Friday, May 13, 2011

The Brainbow!

This is the third post of a three-part series on fluorescent proteins and neurobiology. The first part is on Osamu Shimomura and the second on the mutations made in the proteins (shiny pictures included).

Today? Today is... the BRAINBOW!

Brainbow image of hippocampal neurons. Courtesy of Jeff Lichtman/Harvard University

This, my friend, is what your brain looks like. Or, well, what it would look like if we used the fluorescent proteins in it.

You remember how last Tuesday I explained they could add a fluorescent protein to any other, making it easy to detect? And you remember the various colours created through genetic mutations? (If you don't, link at the top.)

Well, the Brainbow is perhaps the most spectacular use of this technique. Each individual neuron expresses a different amount of the red, blue and green mutants of the original GFP. Because the mix is not the same in each neuron, the resulting colour varies with every single neuron.

You can see, the result is striking. Since the technique was developped in 2007, multiple pictures were taken, some winning scientific images awards.

So here are some others, for your enjoyment!

Brainbow image of the dentate gyrus. Courtesy of Jeff Lichtman/Harvard University

Confocal microscopy by Tamily A. Weissman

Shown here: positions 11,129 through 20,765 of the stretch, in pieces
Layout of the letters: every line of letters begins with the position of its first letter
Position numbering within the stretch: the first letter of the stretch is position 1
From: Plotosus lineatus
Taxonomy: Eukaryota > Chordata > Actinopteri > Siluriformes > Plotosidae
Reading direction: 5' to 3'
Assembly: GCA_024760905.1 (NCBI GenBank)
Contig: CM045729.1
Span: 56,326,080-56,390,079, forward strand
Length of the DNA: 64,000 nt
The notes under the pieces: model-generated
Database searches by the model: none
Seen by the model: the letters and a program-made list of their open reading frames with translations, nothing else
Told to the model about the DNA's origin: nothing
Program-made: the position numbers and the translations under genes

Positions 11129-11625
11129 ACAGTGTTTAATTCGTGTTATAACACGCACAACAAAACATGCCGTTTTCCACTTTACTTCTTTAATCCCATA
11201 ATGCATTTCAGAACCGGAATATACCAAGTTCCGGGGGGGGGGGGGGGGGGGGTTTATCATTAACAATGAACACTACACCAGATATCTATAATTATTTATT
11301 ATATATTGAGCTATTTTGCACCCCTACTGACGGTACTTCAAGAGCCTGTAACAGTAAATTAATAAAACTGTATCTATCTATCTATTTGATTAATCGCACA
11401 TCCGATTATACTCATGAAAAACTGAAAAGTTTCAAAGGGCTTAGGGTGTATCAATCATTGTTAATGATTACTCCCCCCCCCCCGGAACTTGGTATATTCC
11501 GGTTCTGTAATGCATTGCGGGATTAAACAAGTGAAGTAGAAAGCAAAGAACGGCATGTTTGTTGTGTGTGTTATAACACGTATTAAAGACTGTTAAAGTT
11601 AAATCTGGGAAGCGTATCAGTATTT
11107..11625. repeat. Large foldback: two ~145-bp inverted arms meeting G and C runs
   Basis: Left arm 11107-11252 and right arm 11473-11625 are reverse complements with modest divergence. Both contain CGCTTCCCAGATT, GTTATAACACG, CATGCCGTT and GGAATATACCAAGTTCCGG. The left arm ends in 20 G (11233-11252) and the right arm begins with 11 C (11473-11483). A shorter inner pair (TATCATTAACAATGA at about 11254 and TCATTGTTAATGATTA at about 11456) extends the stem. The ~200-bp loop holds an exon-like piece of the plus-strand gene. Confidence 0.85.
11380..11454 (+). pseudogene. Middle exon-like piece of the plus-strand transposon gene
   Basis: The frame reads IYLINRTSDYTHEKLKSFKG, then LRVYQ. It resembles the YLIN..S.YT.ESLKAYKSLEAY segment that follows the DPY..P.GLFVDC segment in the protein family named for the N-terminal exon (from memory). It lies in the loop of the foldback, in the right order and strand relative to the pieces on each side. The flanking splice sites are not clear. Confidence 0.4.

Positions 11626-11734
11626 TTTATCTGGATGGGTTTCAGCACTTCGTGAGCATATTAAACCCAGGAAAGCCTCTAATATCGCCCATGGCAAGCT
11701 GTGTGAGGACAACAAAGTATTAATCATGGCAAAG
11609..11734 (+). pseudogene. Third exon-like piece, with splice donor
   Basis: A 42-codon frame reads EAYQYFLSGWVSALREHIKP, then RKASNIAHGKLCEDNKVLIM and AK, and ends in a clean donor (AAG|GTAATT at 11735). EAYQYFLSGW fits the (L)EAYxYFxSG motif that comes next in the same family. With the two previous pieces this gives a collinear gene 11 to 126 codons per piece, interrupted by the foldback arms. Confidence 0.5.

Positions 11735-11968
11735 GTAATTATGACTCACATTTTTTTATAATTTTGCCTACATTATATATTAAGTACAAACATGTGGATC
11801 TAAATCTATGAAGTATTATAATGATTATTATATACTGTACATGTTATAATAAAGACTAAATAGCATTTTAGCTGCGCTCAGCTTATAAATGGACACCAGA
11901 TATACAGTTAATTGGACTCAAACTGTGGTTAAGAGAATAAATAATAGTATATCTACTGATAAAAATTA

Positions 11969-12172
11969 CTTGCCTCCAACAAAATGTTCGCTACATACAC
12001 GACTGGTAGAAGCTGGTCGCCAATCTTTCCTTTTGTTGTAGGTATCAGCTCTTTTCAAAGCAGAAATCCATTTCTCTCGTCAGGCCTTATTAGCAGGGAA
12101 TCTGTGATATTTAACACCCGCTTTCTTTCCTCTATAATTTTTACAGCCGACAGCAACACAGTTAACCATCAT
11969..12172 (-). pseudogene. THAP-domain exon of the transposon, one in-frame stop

I don't know for you, guys, but at this point I just call this art. Brainbow pictures give me an instant geekgasm. Neurons! With colours! Not to mention, this highlights the amazing complexity of our brains, and how much we've yet to learn about ourselves.

Kudos to the scientists working tirelessly on it. I'm too busy staring at the pretty picture!


  1. Lisa Frank just colored my brain. I can die happy.

  2. Wow, those are beautiful. I can imagine you hanging those on the wall for art!

  3. Raquelin: I had to look Lisa Frank up but... LOL, so true, so true.

    LG: ... ... Why did I never think about that? We have glassed-over paper here, and a great printer here. Hmmmmmmmm, I have to consider this.

  4. Wow. I'll sure have a different view next time I look in the mirror!!!

  5. These pictures (and ideas) are amazing ! Such a fascinating world we live in.

  6. Don't know how I missed this. Those pictures are amazing!
    From this moment forward, I'm going to think of my brain as a rainbow.

  7. Better that than to think as a mass of greyish squishy cells. ;)